Blog November 9, 2017

Working Together to Help Veterans Transition to the 21st Century Economy

In recognition of Veterans Day, Charter hosted a conversation – “Transitioning 21st Century Warriors Into the 21st Century Workforce” – to discuss how the private sector can do more to help veterans transition to civilian life. Senator Richard Blumenthal (D-CT) and Representatives Richard Hudson (R-NC) and Mark Takano (D-CA) opened the event with compelling remarks about the sacrifices veterans have made in their service to our country, followed by a panel discussion on how the public and private sectors can work together to create new recruitment, training and hiring opportunities for veterans and military spouses.

Here are some of the highlights from the informative conversation:

Offering a powerful call to action, Senator Blumenthal, who has two sons currently serving in the military, challenged audience members, “We hear lot of speeches around Veterans Day, and there is no shortage of rhetoric, good feelings, nice words. But what the nation needs to do, in this era as unemployment goes down, is match that rhetoric with action.”

 

 

“Ensuring a smooth transition for those who served our nation is something we private sector companies have a stake in,” said Catherine Bohigian, Executive Vice President, Government Affairs at Charter. “Veterans continue to face barriers in finding steady, good-paying jobs, and companies and their customers are missing the opportunity to reap the benefits of harnessing their unique skills.”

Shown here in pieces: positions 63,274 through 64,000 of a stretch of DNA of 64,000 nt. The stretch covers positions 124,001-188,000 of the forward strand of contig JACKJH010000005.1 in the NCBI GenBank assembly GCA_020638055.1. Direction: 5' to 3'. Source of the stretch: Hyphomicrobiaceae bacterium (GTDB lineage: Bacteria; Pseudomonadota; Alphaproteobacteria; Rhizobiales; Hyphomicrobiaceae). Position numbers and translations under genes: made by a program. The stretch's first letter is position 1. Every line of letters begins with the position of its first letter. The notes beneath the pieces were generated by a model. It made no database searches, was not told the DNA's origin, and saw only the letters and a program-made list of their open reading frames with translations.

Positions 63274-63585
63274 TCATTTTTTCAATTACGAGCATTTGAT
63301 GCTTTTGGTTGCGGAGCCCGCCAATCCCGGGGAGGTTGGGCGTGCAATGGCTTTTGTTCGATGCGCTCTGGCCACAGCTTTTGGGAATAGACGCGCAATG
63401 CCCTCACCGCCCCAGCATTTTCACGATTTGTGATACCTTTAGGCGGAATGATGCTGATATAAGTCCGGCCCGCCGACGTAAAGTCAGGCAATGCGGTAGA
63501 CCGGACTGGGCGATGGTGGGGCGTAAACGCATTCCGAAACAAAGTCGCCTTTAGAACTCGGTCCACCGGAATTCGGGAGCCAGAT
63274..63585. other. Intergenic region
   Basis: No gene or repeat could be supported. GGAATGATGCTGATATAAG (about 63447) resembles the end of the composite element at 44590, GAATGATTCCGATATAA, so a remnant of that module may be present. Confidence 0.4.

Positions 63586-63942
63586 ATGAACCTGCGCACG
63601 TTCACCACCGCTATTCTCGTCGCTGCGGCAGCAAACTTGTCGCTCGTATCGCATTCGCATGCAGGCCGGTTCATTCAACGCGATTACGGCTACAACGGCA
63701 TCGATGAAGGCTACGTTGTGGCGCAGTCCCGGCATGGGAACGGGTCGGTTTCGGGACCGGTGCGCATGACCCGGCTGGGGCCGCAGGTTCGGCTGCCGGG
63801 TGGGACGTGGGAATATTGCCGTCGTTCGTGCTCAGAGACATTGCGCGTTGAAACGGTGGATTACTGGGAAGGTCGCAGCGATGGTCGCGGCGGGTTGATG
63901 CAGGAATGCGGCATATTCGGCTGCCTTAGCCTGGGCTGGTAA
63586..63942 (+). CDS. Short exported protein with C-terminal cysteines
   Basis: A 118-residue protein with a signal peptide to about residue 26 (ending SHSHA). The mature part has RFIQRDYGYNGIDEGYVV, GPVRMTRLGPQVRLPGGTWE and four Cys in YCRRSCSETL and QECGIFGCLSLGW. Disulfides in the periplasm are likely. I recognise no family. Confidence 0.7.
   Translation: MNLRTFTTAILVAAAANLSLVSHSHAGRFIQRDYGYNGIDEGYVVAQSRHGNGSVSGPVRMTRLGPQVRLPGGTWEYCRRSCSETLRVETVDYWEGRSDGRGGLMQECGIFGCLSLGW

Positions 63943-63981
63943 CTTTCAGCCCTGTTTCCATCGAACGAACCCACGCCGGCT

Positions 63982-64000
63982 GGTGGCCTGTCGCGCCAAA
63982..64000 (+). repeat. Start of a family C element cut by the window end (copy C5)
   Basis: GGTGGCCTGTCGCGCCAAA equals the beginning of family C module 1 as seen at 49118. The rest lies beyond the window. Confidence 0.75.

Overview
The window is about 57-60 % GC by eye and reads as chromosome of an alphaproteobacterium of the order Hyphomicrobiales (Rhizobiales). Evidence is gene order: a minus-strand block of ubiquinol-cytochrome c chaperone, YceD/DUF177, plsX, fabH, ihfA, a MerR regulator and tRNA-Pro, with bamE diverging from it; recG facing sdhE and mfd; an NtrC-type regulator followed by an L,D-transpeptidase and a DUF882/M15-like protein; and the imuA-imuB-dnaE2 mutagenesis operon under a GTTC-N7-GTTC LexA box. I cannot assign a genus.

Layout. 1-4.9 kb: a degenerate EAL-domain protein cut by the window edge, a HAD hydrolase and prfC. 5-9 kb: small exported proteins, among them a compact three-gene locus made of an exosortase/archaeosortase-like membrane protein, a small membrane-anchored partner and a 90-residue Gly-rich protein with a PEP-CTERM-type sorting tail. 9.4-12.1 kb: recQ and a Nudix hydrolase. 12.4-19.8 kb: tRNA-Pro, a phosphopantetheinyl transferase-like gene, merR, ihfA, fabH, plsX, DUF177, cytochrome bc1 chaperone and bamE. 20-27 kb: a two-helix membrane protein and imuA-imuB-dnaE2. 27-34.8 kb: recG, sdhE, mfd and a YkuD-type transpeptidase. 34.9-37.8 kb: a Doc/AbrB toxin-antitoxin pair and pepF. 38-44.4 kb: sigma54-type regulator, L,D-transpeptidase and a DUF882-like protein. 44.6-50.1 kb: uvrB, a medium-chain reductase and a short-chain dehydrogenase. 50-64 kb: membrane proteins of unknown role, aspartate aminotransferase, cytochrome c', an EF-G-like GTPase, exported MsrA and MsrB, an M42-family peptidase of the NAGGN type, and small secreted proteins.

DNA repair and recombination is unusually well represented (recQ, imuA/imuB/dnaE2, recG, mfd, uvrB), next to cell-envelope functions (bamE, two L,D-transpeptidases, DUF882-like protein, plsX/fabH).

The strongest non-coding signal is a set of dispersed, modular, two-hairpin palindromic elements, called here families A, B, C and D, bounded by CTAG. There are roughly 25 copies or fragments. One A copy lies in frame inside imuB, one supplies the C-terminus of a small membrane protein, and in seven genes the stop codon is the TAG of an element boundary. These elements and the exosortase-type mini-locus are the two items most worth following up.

Eddy Mentzer, Associate Director of Family Readiness and Well-Being at the DoD’s Military Spouse Employment Partnership, and himself a military spouse said, “The number one challenge for military spouses comes down to having to relocate every two to three years,” adding that military spouses also earn 25 percent less than their civilian counterparts. This is despite the fact that 85 percent of military spouses have some form of college education with an average age of 30, making them otherwise very attractive candidates.

 

“Veterans are an amazing group of people to hire – they are trained, seasoned. Who wouldn’t want them in their industry? It’s a really easy business case,” said David Pierce, Vice President of Public Affairs and Member of the Mission Media Advisory Council at NCTA. He added that the goal of the Advisory Council is to make the cable industry in particular an attractive and easy place for veterans and their spouses to find work, saying, “It’s incumbent on employers to really meet them where they are and develop programs around the reality rather than the perception of who veterans actually are.”

 

 “There’s a huge shortage in advanced manufacturing, the auto industry. And [apprenticeship programs are] the way to address it,” said Mark Toal, Manager of National Veterans’ Employment Outreach at the U.S. Department of Labor’s Veteran Employment Training Service. The average starting apprenticeship salary in the United States is $60,000 per year, with some employers like Delta Airlines paying as much as $100,000.

 

 

With thousands of veterans leaving active duty every year, it is important that the private sector teams up with the legislative and executive branches of government, along with the non-profit industry, to make sure veterans and their families have every opportunity possible to succeed in the 21st-century economy. Charter is leading the way in how to make this a reality and will continue work hard for our veterans. They’ve earned it.